We have all heard about all this deforestation thing. It’s actually a pretty common topic when talking about forests (duh). I mean, I know of many whose first thought when talking about the Amazon, for instance, are some couple of bulldozers and tractors ruinning the terrain and its beautiful ecosystem. I, you, he, she, we, you and they. We all talk about it and may or may not be for or against deforestation. But what about the numbers? What about all these popular reforestation plans? In november 2013, a report came out from a science magazine written by M.C. Hansen and this is the summerize of said report:
Forests worldwide are in a state of flux, with accelerating losses in some regions and gains in others. Globally, 2.3 million square kilometers of forest were lost during the 12-year study period and 0.8 million square kilometers of new forest were gained.
The tropics exhibited both the greatest losses and the greatest gains (through regrowth and plantation), with losses outstripping gains.
That’s quite a difference if you ask me –2.3 milion Km of lost forests vs. 0.8 million Km of new forests. In my opinion, the second figure should be much higher. Or at least the first one should be much smaller than it is. The US deserves special mention in this topic, I think. Check the state of Florida and its surroundings in the map. It’s really striking. I’ve always had the image of the Amazon in South America as the most concentrated deforestation spot worldwide. Today I learnt Florida, Georgia, Alabama and Mississippi are actually more concentrated spots of deforestation than the biggest jungle on Earth.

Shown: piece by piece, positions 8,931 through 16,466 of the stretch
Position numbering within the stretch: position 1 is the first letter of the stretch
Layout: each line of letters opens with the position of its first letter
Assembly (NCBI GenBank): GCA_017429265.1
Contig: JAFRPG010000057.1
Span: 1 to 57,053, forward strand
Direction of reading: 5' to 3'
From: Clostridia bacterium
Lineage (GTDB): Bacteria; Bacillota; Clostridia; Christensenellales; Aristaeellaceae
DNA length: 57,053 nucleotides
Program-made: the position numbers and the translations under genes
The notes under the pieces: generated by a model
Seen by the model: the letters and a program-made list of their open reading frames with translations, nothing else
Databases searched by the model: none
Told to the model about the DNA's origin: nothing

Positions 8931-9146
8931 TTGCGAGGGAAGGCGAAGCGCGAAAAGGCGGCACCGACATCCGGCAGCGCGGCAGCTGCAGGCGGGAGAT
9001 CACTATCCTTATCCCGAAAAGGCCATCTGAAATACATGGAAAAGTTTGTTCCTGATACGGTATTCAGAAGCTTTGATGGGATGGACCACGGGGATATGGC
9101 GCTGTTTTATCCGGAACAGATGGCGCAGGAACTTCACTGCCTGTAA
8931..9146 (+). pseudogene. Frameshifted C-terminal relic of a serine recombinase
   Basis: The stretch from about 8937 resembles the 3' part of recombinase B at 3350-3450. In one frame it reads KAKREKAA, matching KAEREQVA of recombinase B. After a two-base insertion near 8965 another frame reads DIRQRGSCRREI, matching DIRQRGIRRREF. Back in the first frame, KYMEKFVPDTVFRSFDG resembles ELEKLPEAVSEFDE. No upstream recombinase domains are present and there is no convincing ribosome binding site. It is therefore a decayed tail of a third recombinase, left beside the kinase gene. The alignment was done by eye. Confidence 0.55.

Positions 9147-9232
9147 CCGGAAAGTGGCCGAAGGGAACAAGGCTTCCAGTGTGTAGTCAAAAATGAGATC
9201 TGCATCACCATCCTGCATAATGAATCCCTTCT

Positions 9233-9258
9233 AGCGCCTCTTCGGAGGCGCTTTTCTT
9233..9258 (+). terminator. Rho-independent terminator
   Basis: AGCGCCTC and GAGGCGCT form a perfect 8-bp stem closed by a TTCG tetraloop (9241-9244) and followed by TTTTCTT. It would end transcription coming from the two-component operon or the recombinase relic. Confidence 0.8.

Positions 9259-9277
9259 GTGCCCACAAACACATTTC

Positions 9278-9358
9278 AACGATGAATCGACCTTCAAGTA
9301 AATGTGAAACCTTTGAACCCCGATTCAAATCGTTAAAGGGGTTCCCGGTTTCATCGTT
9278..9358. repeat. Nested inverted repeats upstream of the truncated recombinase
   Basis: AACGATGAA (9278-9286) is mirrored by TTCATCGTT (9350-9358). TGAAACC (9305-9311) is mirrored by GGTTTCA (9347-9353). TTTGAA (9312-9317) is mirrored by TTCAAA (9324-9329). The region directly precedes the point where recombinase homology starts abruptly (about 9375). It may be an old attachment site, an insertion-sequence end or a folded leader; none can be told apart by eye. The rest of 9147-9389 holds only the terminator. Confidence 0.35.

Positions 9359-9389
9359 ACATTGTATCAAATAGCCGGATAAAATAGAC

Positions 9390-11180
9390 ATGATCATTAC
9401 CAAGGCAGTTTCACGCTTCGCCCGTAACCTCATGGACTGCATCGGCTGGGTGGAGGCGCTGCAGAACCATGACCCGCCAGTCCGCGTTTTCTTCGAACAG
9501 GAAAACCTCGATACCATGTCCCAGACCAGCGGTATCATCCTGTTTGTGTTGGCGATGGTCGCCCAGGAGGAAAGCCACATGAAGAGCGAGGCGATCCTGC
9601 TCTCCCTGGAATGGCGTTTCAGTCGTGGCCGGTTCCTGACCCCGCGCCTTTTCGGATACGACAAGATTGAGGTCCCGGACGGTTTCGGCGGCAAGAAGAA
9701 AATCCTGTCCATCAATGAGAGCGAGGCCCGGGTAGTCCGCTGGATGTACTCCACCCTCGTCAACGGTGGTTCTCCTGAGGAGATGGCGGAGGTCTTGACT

EDIT: Regarding the map again, there are those of the opinion that Sweden and Finland are certainly wrong and that the amount of deforestation in the south of the US seems absurd. Sweden and Finland manage sustainably their forests in order to cut just what it is needed to not lead to prolonged deforestation. The rest of Europe should learn from them as biomass will be intensely used as raw material in chemistry, energy industries, etc. Investigating a bit more I got to an interactive map published by the University of Maryland showing both loss and gain of forest worldwide. It was also published by Hansen and it’s worth a look. The map shows the aforementioned US states in the legend as ‘both loss and gain’ of forest. The biggest loss of forest in the Amazon takes place in Brazil, Argentina and Paraguay. And both Canada and Alaska and South-Eastern Russia in the other end of the world represent big thickness of forest loss. Bordeaux in France is also a bit surprising to me.